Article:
Home with Mom: The Effects of Stay-at-Home Parents on Children's Long-Run Educational Outcomes

34 Pages Posted: 18 Jun 2013  

Eric Bettinger

Stanford University; National Bureau of Economic Research (NBER)

Torbjorn Haegeland

Statistics Norway; University of Oslo - Ragnar Frisch Centre for Economic Research

Mari Rege

University of Stavanger

Date Written: June 17, 2013

Abstract

In 1998 the Norwegian government introduced a program that increased parents’ incentives to stay home with children under the age of three. Many eligible children had older siblings, and we investigate how this program affected long-run educational outcomes of the older siblings. Using comprehensive administrative data, we estimate a difference-in-differences model which exploits differences in older siblings’ exposures to the program. We find a significant positive treatment effect on older siblings’ 10th grade GPA, and this effect seems to be largely driven by mother’s reduced labor force participation and not by changes in family income or father’s labor force participation.

Keywords: child development, household production, household specialization, maternal labor force participation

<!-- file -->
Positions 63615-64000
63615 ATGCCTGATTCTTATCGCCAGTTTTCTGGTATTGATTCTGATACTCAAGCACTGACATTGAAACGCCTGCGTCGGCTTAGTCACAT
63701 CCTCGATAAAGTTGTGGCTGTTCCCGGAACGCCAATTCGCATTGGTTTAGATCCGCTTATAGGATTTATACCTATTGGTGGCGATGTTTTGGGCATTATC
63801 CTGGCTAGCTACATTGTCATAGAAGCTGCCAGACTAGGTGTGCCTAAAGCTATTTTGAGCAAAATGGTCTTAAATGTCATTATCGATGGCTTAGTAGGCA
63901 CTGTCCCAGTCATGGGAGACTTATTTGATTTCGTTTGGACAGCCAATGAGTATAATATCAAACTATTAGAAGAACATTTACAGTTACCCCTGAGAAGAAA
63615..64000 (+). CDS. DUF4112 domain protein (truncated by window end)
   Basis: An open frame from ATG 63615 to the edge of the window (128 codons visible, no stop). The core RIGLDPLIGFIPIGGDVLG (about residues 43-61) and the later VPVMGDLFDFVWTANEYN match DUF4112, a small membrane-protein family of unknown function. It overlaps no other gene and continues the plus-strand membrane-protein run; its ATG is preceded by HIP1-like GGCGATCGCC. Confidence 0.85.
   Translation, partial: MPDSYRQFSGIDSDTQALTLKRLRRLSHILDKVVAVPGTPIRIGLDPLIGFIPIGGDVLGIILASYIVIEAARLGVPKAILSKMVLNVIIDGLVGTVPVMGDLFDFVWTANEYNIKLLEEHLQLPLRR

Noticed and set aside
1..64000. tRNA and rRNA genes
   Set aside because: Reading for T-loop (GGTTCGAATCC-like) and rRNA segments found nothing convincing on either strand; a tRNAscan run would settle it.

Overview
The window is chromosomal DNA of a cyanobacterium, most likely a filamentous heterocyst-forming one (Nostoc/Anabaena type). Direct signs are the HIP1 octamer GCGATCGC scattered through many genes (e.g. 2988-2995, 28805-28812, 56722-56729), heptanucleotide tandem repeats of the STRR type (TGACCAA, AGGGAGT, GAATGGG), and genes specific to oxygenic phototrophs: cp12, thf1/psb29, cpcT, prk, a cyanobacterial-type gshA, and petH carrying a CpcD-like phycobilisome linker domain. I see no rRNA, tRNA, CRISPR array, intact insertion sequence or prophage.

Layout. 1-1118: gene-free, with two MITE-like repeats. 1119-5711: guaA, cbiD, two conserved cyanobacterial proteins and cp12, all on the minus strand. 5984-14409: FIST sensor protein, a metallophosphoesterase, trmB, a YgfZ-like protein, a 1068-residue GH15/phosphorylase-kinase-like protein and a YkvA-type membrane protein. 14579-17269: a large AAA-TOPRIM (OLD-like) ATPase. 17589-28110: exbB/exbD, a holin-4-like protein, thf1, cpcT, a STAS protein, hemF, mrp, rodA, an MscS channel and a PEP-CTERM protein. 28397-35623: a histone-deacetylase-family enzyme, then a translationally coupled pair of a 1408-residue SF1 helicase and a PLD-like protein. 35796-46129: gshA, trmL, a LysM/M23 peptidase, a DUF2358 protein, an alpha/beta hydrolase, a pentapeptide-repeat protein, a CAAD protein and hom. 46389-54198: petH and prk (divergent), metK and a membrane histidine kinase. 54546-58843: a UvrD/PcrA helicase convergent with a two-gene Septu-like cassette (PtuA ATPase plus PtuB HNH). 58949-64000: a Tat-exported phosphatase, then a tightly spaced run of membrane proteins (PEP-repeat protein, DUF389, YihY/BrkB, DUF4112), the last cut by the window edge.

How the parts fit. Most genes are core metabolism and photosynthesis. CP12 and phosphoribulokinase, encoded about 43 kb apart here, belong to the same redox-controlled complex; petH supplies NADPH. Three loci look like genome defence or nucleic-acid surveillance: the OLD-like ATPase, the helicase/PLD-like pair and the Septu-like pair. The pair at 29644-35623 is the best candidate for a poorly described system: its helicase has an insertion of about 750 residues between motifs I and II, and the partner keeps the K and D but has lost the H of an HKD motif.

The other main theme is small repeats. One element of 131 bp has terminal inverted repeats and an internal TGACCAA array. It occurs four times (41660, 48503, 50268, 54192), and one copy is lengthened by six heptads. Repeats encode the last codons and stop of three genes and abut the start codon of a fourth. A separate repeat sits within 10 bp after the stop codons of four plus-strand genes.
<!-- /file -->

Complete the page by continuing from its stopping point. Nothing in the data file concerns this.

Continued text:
JEL Classification: D130, H310, J220

Suggested Citation

Bettinger, Eric and Haegeland, Torbjorn and Rege, Mari, Home with Mom: The Effects of Stay-at-Home Parents on Children's Long-Run Educational Outcomes (June 17, 2013). CESifo Working Paper Series No. 4274. Available at SSRN: https://ssrn.com/abstract=2280272

Eric Bettinger

Stanford University ( email )

Stanford, CA 94305
United States

National Bureau of Economic Research (NBER) ( email )

1050 Massachusetts Avenue
Cambridge, MA 02138
United States

Torbjorn Haegeland

Statistics Norway ( email )

N-0033 Oslo
Norway

University of Oslo - Ragnar Frisch Centre for Economic Research

Gaustadalleen 21
N-0317 Oslo
Norway

Mari Rege (Contact Author)

University of Stavanger ( email )

PB 8002
Stavanger, 4036
Norway

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